> There are innumerable examples of toxic people turning things around in a different situation.

Could also say in a different way that PG has zero data on whether this is true or not. It's an essay and an opinion and is as likely to be correct as my first paragraph.

The world is full of haters accomplishing impressive things, particularly in politics.

Edit: if you define "impressive" as "something a hater could not do" and "not impressive" as notorious things haters do, then I understand downvoting this comment. But that's begging the question.

I agree - I consider the current president both a hater and accomplisher of impressive things.

down-voters should interpret impressive as "making an impression" not "something really good"

At a later point, he did mention that teenage haters have a decent chance of growing out of it, but I concede your basic point.

What if the reason haters are using the word "fraud" is not because of sour grape chewing about the random vagaries of chance, but because the company (at the behest of their leadership) has been lying to their customers about such things as:

1. Their employee list (not updating it quickly after major staffing changes)

2. Legal status: misrepresenting to the public and to customers that the company is licensed to operate in that capacity or is proceeding illegally?

3. Pressuring it's subscription customers to publish positive stories about the product and reportedly even threatening their access to it.

I ask because this article comes out days after a Business Insider article about a high profile YC company. Its author uses the words "fraud" on their twitter and "cult" in the article, and makes some of the accusations that I've listed above. It's difficult not to suspect the two events are linked.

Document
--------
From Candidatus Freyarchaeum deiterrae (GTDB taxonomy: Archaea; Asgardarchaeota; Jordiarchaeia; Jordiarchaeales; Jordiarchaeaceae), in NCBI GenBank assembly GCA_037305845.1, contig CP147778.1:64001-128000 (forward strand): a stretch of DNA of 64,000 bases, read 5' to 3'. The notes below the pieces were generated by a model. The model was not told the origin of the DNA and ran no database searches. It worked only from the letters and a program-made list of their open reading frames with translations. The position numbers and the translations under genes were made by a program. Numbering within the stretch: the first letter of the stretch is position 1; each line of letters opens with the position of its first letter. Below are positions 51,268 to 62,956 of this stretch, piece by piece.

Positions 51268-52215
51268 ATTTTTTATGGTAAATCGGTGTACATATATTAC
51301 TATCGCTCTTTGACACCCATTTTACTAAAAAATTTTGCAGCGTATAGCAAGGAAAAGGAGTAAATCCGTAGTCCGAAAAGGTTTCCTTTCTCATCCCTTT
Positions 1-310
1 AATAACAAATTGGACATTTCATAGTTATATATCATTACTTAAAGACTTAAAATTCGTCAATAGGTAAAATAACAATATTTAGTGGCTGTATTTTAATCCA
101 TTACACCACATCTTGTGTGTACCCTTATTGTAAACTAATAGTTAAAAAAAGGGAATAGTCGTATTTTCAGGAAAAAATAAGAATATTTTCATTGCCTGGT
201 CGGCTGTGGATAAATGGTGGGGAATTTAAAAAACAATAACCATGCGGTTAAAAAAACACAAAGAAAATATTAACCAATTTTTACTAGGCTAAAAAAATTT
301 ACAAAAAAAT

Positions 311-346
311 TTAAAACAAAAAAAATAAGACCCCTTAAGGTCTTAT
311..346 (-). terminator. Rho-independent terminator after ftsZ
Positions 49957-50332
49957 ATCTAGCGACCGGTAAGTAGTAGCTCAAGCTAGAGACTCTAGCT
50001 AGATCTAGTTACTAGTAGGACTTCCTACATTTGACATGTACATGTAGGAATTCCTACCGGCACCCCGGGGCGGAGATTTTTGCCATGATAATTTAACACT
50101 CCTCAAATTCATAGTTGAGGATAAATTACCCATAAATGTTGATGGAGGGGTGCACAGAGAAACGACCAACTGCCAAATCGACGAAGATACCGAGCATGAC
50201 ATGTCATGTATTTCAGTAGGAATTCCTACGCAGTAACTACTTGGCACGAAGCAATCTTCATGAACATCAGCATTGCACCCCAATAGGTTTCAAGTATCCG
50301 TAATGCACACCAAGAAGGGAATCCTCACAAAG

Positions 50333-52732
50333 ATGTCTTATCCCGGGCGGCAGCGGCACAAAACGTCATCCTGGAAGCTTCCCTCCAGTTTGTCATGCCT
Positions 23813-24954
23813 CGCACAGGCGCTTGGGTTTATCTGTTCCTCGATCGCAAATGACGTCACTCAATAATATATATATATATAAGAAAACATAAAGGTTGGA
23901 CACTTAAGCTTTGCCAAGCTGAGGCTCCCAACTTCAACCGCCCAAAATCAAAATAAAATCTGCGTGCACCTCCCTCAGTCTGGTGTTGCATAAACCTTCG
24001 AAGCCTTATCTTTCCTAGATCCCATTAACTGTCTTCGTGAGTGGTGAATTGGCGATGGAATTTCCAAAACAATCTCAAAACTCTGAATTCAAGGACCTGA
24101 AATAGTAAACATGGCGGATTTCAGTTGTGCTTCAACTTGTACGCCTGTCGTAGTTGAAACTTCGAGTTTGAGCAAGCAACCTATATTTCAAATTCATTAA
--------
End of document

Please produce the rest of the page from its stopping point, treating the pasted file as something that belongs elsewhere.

A more recent example would be this Dec. 30, 2019 twitter thread [0], in which someone asked for an update from the California state regulator on Lambda's approval status, and was told that they were not approved, (see edit for correction of following) and apparently, do not appear to have submitted an application.

[0] https://twitter.com/sandofsky/status/1211717254712135680

edit: the thread author just replied that BPPE followed up and said Lambda has recently applied:


> In a follow up BPPE said they recently applied. They also said it’s not possible for any school offering ISAs to meet the legal requirements.

> do not appear to have submitted an application

This is nuts.

Does Lambda School market itself, and/or have students in, New York State?

Thanks. I'm on a plane and the WiFi gets kinda bad over Greenland. I couldn't get Twitter's search function to work reliably.

Care to link to the story?

These are old stories. Given pg's statements on Twitter it's likely Lambda School was at least at the back of his mind when he wrote the piece but I don't think it's the sole reason.

This all blew up on Twitter and Reddit a few nights ago.

I actually ended up in chats (directly and indirectly) with a few different LS alumni who didn't know what to do, as they were unable to find work and afraid to speak out against LS for not doing a good job.

Interesting. I think Austen is a brilliant self-promoter, which is the source of much of his and LS's success. Not knocking that at all, the product seems to work for a lot of people and the more he can scale it the more people he can help.